A campaign conference call with reporters Wednesday morning revealed that the campaign still doesn’t have all the details worked out.

When asked how many people the plan would help, McCain economic adviser Douglas Holtz-Eakin responded that it could aid “literally millions” but they didn’t have a precise estimate. “The question is how many people are going to pick up the phone.”

Holtz-Eakin offered only broadest description of who would qualify for th refinancing program.

“They need to be in a position where they’re going to be unable to stay in the mortgage,” he told reporters, saying that includes a homeowner who is “underwater” in their mortgage — owing more than the home is currently worth — or facing a future rate reset that would make their payments unaffordable.

“We’re going to roll out the specific criteria. We’re trying to get sign-offs from the senator on all the details,” Holtz-Eakin told Politico in a later interview.

When asked when McCain decided to embrace this new housing initiative, Holtz-Eakin said the idea has been evolving since March.

“We’ve had different versions of our housing plan, and we’ve watched the economy and the financial markets evolve, and he has decided it was time to go with the aggressive option,” he told Politico.

Holtz-Eakin demurred when asked for more specificity about the exact timing of McCain’s decision, saying, “We don’t discuss the internal advising and decision making.”

The editorial board of the conservative National Review magazine on Thursday rapped McCain for not detailing the borrower criteria, expressing skepticism that he could help “millions” without lowering standards to reckless levels.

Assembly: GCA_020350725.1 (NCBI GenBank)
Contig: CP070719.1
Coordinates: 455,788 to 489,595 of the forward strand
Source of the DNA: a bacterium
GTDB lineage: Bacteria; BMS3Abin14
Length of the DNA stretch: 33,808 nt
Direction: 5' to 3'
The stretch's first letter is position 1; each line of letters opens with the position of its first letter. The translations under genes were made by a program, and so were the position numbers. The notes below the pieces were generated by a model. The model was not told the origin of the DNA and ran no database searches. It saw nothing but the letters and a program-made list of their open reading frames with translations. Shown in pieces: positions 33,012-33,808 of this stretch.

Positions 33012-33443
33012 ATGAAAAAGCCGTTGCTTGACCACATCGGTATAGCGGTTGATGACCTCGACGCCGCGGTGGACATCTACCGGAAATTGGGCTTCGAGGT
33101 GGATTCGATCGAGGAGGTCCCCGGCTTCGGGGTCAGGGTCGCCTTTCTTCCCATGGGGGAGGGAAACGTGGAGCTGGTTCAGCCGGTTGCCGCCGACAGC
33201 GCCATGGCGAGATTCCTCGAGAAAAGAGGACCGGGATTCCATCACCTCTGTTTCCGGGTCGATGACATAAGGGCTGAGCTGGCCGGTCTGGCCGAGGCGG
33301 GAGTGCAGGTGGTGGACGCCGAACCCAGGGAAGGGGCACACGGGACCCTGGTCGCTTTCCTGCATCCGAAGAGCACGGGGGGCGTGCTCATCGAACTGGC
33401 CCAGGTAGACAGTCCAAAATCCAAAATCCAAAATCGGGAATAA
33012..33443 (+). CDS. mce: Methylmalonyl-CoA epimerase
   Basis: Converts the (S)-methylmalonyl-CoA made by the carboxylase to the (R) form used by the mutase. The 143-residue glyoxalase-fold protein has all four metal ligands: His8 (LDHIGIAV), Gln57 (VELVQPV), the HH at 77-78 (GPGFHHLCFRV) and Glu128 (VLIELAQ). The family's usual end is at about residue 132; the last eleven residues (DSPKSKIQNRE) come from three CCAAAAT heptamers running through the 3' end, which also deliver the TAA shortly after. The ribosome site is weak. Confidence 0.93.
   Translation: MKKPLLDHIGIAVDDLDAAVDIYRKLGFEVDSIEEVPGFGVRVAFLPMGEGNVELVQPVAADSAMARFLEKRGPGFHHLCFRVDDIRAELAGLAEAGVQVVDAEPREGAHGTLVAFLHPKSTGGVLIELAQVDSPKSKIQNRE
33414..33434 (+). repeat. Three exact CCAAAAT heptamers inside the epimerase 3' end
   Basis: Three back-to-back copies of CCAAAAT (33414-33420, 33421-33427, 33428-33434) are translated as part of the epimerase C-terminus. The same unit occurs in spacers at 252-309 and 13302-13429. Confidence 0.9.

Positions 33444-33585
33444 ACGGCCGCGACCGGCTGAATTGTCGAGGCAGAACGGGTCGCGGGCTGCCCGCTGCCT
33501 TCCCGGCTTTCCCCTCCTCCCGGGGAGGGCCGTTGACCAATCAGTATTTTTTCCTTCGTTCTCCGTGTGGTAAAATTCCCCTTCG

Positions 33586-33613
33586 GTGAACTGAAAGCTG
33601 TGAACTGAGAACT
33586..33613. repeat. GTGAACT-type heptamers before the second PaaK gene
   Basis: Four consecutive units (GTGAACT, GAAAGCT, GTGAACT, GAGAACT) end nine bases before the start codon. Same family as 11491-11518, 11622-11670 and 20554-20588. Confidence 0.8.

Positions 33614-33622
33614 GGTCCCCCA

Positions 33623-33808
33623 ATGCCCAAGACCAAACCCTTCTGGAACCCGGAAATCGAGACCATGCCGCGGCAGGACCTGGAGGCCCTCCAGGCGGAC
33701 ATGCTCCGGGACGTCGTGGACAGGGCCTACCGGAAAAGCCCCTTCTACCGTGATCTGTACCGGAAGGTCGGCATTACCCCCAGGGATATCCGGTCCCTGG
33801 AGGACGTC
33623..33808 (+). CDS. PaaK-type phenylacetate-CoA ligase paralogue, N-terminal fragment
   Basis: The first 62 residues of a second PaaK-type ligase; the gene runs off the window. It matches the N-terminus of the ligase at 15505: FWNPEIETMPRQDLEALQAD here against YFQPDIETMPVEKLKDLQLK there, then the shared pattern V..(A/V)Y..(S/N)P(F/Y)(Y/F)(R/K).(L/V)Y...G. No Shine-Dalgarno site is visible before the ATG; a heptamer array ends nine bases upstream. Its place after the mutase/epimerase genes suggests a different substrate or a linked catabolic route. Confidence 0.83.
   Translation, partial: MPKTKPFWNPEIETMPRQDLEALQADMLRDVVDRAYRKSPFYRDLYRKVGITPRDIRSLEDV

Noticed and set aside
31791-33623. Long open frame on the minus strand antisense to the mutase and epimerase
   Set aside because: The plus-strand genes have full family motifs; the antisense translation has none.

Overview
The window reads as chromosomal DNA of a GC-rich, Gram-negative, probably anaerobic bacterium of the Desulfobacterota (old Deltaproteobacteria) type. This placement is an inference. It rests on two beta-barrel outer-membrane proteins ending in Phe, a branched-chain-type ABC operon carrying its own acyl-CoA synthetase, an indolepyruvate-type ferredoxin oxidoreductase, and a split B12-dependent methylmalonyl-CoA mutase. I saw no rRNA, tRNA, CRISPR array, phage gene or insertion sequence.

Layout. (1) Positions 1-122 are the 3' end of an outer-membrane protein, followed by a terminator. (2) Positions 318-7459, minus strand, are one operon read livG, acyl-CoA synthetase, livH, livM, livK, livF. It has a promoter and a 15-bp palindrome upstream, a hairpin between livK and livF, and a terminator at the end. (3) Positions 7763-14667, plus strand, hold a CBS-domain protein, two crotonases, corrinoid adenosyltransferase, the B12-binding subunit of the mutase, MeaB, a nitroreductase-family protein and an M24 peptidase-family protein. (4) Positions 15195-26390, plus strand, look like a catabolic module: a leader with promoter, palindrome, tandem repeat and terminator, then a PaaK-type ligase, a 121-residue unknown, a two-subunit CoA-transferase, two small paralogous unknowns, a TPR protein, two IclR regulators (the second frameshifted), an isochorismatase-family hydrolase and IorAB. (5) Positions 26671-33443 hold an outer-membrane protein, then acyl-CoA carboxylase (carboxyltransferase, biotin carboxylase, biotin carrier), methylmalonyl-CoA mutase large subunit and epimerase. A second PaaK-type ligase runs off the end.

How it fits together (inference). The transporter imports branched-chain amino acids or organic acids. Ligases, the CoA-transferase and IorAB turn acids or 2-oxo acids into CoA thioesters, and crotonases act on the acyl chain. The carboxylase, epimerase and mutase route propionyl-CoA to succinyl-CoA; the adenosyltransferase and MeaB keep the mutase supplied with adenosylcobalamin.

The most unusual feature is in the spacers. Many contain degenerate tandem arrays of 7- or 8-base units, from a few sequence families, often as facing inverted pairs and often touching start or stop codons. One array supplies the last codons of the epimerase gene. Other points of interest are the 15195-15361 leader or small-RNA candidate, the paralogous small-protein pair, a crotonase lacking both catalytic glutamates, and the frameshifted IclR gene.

An earlier proposal championed by Rep. Barney Frank (D-Mass.) to stem foreclosures — a plan the magazine opposed — “looks downright prudent compared to what McCain has proposed,” the editors wrote. The Obama campaign gleefully e-mailed the editorial to reporters.

“Without specifics as to what they plan on doing and how they plan on acquiring [the mortgages], it’s hard to mesh the various numbers that are being pushed around,” said Andrew Jakabovics, a housing expert at the Democratic-oriented Center for American Progress.

In March — the start-date of his evolution on the subject — McCain gave a major speech on the housing crisis, the first comprehensive articulation of his views. While several Democratic primary contenders had offered proposals to aid struggling homeowners, McCain counseled against strong government intervention and offered a harsh assessment of the role of borrowers in creating the mess, as well as lenders.

“[I]t is not the duty of government to bail out and reward those who act irresponsibly, whether they are big banks or small borrowers. Government assistance to the banking system should be based solely on preventing systemic risk that would endanger the entire financial system and the economy,” he said.

Less than a month later, McCain outlined his HOME plan, which would help certain subprime borrowers refinance into affordable fixed-rate loans, though he continued to insist that no taxpayer money should go to help speculators or market participants who failed to perform their “due diligence.”